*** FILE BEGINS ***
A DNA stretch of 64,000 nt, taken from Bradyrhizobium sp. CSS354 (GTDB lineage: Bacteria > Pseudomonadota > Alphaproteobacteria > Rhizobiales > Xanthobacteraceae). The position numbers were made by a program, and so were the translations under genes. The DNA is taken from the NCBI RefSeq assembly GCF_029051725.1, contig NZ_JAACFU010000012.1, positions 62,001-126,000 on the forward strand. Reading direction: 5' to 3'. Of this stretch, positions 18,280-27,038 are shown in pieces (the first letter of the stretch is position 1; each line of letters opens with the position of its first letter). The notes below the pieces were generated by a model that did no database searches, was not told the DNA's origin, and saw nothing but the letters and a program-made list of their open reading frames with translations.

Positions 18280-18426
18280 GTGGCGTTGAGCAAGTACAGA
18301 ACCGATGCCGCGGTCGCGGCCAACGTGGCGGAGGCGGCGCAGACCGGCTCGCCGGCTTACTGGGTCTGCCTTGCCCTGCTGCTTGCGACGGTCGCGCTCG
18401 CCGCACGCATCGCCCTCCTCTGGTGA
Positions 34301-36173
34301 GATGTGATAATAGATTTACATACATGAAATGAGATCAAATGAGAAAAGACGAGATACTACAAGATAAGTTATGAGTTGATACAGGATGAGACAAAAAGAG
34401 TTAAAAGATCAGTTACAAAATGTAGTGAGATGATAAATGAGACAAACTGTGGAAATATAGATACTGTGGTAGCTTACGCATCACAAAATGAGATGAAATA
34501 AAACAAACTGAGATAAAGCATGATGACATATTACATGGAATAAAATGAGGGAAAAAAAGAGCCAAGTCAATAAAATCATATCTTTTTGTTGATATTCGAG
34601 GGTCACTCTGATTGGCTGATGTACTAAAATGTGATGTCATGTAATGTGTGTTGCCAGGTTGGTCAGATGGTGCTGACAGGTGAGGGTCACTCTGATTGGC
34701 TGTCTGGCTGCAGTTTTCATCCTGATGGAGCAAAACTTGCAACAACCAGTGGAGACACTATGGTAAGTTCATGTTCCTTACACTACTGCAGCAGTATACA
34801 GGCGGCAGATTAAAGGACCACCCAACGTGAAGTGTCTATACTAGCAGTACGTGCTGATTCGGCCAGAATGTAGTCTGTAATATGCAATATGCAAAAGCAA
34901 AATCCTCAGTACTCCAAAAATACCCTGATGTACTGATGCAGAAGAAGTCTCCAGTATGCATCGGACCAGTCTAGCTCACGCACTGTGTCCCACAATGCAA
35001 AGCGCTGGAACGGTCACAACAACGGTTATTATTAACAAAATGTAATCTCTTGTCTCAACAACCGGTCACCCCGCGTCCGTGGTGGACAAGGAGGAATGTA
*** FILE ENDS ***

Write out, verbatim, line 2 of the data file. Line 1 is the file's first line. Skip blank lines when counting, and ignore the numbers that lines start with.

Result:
Positions 18280-18426